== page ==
Wearable devices are already making technology much more intimate than once seemed possible, but Google has kicked it up to a whole new level. The company has announced a project to make a smart contact lens. But this gadget isn’t going to be used to deliver your e-mail straight into your skull — at least not yet. The project is working to tackle one of the biggest health problems facing the country today: diabetes.
Given the public wariness about wearable devices and their capabilities for collecting data, allowing the company to get that close raises the question: How will Google handle this data? Or, for that matter, how can any company stepping into a new world of collecting sensitive medical data deal with the security concerns?
It’s a question that Google officials have clearly thought a lot about, said Joseph Lorenzo Hall, chief technologist at the Center for Democracy & Technology, who was briefed on the lens before the company’s Thursday announcement. Hall said that Google assured him that the data would not be added to the company’s banks of personal information gathered from other services.
“The data will never hit Google’s servers,” he said. “That’s a forward-thinking affirmative claim that they’re making. That is important.”
The soft contact lens that Google is unveiling — it’s still a prototype — houses a sensor that measures the glucose levels in tears. A tiny pinhole in the lens lets tear fluid seep over the glucose monitor to get regular readings. Right now, the company said, it can get a level reading once every second. The lens also features a tiny antenna, capacitor and controller so that the information gathered from the lens can move from the eye to a device — such as a handheld monitor — where that data can be read and analyzed. It will draw its power from that device and communicate with it using a wireless technology known as RFID.
Given the sensitive nature of the data, Hall said, Google has also said it will make sure any data transferred from the lens cannot be manipulated — something that could have potentially fatal consequences if patients inject the wrong amount of insulin. Google has also worked to build in safeguards against other kinds of problems, such as a piece that is similar to a circuit breaker to prevent the lens from overheating.
The National Diabetes Education Program estimates that 382 million people worldwide and 25.8 million Americans have diabetes. That means that every day — multiple times a day — more than 8 percent of people in this country must take time out to prick themselves to test their blood levels.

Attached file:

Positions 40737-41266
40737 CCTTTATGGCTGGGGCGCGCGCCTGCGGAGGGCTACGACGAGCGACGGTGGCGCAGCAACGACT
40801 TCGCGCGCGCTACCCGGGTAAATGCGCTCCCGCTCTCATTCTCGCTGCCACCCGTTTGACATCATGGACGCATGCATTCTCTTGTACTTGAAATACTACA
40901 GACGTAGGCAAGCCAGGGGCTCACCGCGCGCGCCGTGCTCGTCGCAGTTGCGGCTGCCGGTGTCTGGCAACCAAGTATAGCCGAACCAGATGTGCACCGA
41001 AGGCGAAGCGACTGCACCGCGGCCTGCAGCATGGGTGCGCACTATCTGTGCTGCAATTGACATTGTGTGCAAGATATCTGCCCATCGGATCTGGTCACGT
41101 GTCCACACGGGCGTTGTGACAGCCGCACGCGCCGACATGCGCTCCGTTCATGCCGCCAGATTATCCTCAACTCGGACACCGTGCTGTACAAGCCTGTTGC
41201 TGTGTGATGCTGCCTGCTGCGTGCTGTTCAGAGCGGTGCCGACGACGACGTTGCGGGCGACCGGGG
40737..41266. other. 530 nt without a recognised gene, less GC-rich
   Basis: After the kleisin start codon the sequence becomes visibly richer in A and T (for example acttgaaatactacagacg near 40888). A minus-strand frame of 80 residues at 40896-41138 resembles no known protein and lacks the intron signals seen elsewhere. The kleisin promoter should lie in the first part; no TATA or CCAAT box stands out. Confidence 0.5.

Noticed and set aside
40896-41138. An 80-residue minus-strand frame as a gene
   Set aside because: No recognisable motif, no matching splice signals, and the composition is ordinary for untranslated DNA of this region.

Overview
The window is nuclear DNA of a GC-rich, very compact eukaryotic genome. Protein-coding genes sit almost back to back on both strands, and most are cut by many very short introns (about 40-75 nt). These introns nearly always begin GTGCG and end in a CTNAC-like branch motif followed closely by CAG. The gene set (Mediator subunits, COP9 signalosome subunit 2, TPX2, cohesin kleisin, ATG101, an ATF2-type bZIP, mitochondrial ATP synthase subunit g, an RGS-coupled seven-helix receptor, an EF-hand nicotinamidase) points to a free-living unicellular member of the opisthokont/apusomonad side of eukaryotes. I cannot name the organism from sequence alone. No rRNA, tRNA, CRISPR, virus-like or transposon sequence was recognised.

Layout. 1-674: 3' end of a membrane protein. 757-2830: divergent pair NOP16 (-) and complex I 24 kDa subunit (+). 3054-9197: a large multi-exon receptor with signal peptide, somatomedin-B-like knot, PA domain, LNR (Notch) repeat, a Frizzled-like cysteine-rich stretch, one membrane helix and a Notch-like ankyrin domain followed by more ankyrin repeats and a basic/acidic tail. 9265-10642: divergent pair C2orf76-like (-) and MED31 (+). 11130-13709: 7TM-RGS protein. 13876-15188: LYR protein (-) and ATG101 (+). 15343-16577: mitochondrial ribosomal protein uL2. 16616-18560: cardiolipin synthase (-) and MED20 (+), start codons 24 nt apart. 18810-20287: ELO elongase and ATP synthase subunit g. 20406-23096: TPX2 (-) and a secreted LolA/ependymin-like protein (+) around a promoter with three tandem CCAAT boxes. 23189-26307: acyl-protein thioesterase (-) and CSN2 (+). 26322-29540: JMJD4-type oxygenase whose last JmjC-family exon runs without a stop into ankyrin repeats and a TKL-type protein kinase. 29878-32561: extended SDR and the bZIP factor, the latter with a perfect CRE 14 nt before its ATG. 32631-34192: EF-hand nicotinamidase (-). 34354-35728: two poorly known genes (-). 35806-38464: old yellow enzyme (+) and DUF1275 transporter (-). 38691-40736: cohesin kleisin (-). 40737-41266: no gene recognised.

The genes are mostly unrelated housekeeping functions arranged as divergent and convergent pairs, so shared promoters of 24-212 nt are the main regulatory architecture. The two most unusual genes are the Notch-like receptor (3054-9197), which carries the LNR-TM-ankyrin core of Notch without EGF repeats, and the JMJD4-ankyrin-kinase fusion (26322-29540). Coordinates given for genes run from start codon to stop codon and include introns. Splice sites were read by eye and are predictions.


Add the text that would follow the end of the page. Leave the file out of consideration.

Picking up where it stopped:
“It’s disruptive, and it’s painful,” Google project co-founders Brian Otis and Babak Parviz said in the blog post. “And, as a result, many people with diabetes check their blood glucose less often than they should.”
Physicians and medical researchers have thought about ways to measure glucose through the fluid in the eye for years, but have had trouble figuring out how best to capture and analyze those tears. Some companies, such as EyeSense, have developed their own products to embed sensors in the eye to measure these levels, while other companies, such as Freedom Meditech, have explored measuring glucose levels through the eye by using light.
Parviz — who once led the Google Glass team — and Otis were colleagues at the University of Washington before moving over to Google’s department for developing “moonshot” projects, Google[x]. The company is still in the early days of the smart contact lens project, but officials said that it is in discussions with the Food and Drug Administration to figure out how to bring the product to market.
Hall is excited about the product but said that if the device interacts with apps from other companies, consumers will have to trust their security, too.
“One thing I do worry about is mobile security itself. It is a miasma, and the app that’s developed to use with this is probably going to be made by someone else,” he said. “Whoever is making that app will have to answer those questions. But they haven’t been answered yet because we haven’t gotten that far down the line.”
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